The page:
Ignoring the courts
The recent instances of political parties or governments flouting court orders are not a welcome development
Nitish Kumar has responded to the decision by the Patna high court to strike down the prohibition law in Bihar by introducing an even more stringent law to keep the state dry. Karnataka has been dragging its feet on releasing water from the Cauvery to downstream Tamil Nadu, despite being told to do so by the Supreme Court. The apex court has warned the state government not to invite the wrath of the law. And political parties in Maharashtra openly flouted the instructions of the courts to keep the height of the human pyramids on Krishna Janmashtami under 20 feet.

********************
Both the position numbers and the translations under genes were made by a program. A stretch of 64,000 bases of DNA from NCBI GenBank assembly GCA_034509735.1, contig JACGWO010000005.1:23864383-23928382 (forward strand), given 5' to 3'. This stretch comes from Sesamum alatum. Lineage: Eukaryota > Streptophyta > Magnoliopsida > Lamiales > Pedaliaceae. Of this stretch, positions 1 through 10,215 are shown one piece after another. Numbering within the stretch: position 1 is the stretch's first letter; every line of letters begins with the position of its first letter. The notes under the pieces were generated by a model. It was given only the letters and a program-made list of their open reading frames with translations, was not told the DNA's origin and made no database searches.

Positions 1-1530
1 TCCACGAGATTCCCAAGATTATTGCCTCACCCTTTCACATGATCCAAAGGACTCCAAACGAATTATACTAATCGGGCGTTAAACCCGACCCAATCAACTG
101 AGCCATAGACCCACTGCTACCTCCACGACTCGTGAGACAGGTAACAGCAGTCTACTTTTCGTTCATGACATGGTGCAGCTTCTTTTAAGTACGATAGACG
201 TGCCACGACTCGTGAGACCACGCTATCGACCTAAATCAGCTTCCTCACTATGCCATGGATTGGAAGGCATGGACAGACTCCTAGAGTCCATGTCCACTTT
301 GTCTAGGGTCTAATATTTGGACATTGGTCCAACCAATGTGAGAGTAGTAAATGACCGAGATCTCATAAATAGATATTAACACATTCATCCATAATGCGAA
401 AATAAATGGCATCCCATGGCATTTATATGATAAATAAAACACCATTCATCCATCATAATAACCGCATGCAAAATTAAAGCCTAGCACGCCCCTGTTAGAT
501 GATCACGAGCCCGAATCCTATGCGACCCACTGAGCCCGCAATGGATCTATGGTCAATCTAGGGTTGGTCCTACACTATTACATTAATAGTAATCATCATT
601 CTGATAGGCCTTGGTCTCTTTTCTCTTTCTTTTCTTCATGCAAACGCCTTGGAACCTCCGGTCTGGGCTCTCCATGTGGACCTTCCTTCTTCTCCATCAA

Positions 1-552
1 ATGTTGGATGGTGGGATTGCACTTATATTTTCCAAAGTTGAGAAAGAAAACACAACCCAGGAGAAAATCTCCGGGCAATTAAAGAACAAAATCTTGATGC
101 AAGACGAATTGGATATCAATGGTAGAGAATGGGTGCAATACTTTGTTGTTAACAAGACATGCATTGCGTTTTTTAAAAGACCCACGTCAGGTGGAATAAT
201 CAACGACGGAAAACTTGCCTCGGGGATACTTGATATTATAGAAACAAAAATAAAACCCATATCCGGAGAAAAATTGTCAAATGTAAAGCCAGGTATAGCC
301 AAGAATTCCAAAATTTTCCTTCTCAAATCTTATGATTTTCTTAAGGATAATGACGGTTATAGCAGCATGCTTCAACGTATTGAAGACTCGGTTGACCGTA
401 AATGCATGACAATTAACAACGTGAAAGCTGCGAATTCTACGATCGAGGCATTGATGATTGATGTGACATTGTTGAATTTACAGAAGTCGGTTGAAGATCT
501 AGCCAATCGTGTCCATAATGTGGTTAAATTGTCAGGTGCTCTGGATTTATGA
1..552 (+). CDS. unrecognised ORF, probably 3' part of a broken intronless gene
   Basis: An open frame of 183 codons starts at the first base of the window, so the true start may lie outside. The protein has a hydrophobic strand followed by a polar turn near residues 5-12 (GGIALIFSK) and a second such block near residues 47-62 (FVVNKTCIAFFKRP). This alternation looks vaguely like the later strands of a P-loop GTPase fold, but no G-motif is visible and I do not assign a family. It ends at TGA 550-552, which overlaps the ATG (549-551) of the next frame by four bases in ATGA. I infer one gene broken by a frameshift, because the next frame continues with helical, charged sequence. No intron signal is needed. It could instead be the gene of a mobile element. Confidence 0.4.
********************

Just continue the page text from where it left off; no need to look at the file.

The courts have been criticized for their excess activism even in these columns. For example, the lack of flights from New Delhi to Shimla is hardly an issue for the courts to deal with. However, the constitutional order is based on the premise that the law of the land, as interpreted by the courts, will be respected by all. The recent instances of political parties or governments flouting court orders are not a welcome development.
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